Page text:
On October 29th, the Senate Judiciary Committee held a hearing chaired by Sen. Dick Durbin titled, "'Stand Your Ground Laws': Civil Rights and Public Safety Implications of the Expanded Use of Deadly Force." Present were several witnesses who attacked not only SYG laws, but also the Right-to-Carry, and even the American jury system. An overarching theme of the testimony alluded that Americans are too prejudiced to be trusted to exercise their right to self-defense. Thankfully, there were some witnesses who stood on the side of freedom and defended the right to self-defense against the divisive and inaccurate attacks, and made the case that laws protecting this right are sound public policy. The first witness, Rep. Marcia Fudge (D-Ohio), offered a full-throated attack on the right, decrying SYG laws as "unjust and inherently biased." Fudge also accused law enforcement of racial bias in administering such laws, stating, "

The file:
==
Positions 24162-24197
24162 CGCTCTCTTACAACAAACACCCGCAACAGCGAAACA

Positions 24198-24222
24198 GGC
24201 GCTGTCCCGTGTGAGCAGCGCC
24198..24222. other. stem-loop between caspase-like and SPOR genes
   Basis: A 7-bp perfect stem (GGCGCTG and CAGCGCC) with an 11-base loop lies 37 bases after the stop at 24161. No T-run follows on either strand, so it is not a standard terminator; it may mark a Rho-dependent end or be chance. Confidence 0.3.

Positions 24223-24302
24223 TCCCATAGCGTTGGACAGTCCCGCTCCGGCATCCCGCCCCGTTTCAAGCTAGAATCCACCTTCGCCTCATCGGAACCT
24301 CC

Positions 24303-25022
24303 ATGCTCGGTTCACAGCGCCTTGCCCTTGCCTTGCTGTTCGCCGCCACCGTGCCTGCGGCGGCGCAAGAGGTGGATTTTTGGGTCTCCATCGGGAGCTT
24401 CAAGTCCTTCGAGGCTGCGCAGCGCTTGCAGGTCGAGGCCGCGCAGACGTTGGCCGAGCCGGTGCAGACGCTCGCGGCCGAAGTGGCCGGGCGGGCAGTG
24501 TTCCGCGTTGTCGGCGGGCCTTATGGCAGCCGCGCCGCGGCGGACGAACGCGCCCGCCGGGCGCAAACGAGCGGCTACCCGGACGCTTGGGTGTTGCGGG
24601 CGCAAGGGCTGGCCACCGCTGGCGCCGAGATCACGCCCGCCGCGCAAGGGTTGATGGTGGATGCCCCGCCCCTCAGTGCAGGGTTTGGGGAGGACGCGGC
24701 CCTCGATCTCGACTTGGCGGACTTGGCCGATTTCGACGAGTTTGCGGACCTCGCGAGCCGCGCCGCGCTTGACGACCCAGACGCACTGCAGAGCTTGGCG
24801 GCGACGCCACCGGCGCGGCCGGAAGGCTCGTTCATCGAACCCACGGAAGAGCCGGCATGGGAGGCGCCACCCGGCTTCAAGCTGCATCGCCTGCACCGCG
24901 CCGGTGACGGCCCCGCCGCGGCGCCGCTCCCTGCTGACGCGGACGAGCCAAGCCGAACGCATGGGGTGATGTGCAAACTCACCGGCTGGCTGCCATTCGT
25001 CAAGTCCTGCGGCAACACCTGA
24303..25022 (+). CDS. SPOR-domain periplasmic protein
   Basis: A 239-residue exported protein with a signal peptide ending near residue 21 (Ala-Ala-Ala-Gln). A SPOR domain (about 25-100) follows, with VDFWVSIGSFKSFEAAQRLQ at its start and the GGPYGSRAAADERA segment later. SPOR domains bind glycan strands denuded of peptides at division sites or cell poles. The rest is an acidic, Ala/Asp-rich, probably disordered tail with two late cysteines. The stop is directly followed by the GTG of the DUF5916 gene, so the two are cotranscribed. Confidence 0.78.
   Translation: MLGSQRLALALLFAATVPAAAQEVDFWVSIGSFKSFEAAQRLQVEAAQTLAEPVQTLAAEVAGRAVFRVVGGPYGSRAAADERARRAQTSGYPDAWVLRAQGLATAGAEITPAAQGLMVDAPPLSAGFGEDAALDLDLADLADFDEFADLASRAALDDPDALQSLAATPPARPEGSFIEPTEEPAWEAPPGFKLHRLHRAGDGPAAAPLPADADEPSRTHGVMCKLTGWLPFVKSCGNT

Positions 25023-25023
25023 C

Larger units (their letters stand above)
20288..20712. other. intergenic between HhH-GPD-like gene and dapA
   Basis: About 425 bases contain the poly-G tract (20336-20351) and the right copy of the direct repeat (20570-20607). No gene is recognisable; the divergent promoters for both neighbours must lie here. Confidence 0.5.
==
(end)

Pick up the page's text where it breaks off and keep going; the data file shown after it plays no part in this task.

he enforcement of stand your ground laws too often rely on the decisions of those with cultural biases on when a person's life is in danger." Rep. Luis Guitierrez (D-Ill.) followed Fudge's lead, claiming that, SYG laws, "exacerbate the mistrust of police of a minority community." Guitierrez went on to mischaracterize SYG laws as "shoot first" laws and criticized "the gun lobby" for trying to make gun ownership for self-defense "socially and legally acceptable."